Artificial intelligence guzzles billions of liters of water

The growing thirst of data centers, which use water to cool their equipment, is beginning to cause tensions in the territories where they are located

Artificial intelligence
Columns of steam emerge from Google’s hyper data center in The Dalles, Oregon.
Manuel G. Pascual

The residents of The Dalles, a small town in Oregon, are living a paradox. Although the place is at the foot of the mighty Columbia River, its climate is practically desert-like: rainfall is scarce, and two summers ago the temperature reached 118 degrees Fahrenheit. The threat of water restrictions has been hanging over the town’s 15,000 inhabitants for some time now. This is why they were not happy to learn, at the beginning of the year, that more than 25% of the total consumption of that valuable resource is going to a Google data center, which uses it to cool the thousands of computers that fill the infrastructure. According to local media outlet Oregon Live, the facility has nearly tripled its water use in the last five years, and the technology multinational plans to open two more data centers along the Columbia River. Environmentalists have already warned that this could affect the flora and fauna of the area, and even cause shortages among farmers in The Dalles.

This is not an isolated case in the United States, a country that concentrates approximately 30% of all the data centers in the world. Arizona, Utah and South Carolina are well aware of the insatiable thirst of this type of infrastructure. They are also familiar with it in the Netherlands, where Microsoft was involved in a scandal last year when news broke out that one of its facilities consumed four times more water than declared in a context of drought. Or in Germany, where Brandenburg authorities denied Google permission to build a data center in the region, as a Tesla gigafactory was already consuming too much water.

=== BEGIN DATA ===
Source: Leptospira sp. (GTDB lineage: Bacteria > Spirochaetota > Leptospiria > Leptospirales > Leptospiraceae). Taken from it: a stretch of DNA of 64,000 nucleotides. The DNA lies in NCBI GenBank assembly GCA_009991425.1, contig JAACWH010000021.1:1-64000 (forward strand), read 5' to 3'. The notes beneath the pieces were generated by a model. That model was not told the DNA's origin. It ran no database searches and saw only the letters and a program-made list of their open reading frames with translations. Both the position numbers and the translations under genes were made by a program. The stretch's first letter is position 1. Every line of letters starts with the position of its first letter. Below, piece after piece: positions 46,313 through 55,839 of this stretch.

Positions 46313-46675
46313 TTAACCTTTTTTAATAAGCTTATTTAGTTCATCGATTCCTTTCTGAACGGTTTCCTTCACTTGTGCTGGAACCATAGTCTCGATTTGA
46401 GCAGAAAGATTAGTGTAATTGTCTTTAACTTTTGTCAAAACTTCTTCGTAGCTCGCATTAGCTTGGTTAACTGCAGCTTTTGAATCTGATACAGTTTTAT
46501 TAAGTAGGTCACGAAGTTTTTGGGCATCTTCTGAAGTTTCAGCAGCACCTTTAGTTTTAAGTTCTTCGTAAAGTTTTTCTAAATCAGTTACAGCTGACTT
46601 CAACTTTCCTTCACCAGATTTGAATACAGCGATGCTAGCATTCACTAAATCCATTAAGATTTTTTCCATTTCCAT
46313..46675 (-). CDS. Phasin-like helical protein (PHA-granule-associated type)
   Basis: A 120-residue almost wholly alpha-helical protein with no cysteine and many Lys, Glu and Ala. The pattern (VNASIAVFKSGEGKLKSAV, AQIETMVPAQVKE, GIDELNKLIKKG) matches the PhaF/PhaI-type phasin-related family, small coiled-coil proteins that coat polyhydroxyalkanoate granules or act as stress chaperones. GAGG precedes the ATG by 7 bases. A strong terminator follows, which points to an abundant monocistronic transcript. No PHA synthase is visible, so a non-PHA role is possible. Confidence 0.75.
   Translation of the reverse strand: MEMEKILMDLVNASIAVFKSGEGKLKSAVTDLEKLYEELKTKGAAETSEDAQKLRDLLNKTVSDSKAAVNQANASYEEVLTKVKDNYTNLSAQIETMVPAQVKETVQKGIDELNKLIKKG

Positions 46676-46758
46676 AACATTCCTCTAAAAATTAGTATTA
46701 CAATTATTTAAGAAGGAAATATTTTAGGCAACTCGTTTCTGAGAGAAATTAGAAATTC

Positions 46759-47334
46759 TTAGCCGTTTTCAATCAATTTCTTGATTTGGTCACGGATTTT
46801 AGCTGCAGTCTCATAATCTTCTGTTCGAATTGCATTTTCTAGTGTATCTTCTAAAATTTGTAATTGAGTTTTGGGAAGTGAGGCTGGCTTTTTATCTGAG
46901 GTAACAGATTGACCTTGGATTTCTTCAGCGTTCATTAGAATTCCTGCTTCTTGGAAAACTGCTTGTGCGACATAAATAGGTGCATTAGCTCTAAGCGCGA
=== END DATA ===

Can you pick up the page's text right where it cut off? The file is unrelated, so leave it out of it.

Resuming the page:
Things like streaming series, using online apps (those that are not installed on your phone) or saving photos in the cloud are possible thanks to a global infrastructure that consists of a large combination of data centers and more than a million kilometers of wiring. The growing complexity of the applications that are used every day demand more and more computing power, which translates into legions of computers running at maximum power day and night. Their energy consumption already amounts to at least 2% of the world’s total. The machines must be kept cool so they do not overheat: this can be done with ventilation systems similar to those used in personal computers, but cooling the processors with water is cheaper.

The technological thirst is on the rise. Google’s water consumption increased by 20% in 2022, according to figures provided by the company; that of Microsoft, owner of 75% of OpenAI (the creators of ChatGPT), increased by 34% in the same period. The water resources consumed in the generation of electricity that powers the servers, or that of the hardware manufacturing processes, are not taken into account here. Amazon, which along with the previous two controls almost half the hyper data centers in the world (those with more than 5,000 servers) and whose subsidiary AWS leads the cloud computing market, chose not to provide any data for this story.

The next most important company is Meta, the parent company of Facebook, Instagram, WhatsApp and Messenger, which used 2.7% more in 2022. Meta plans to open a hyper data center in Talavera de la Reina, Spain, which, as EL PAÍS reported, will consume more than 600 million liters of drinking water annually. Company sources assure that the project is still on track, advancing at the pace set by the relevant regulations, although construction has not yet begun.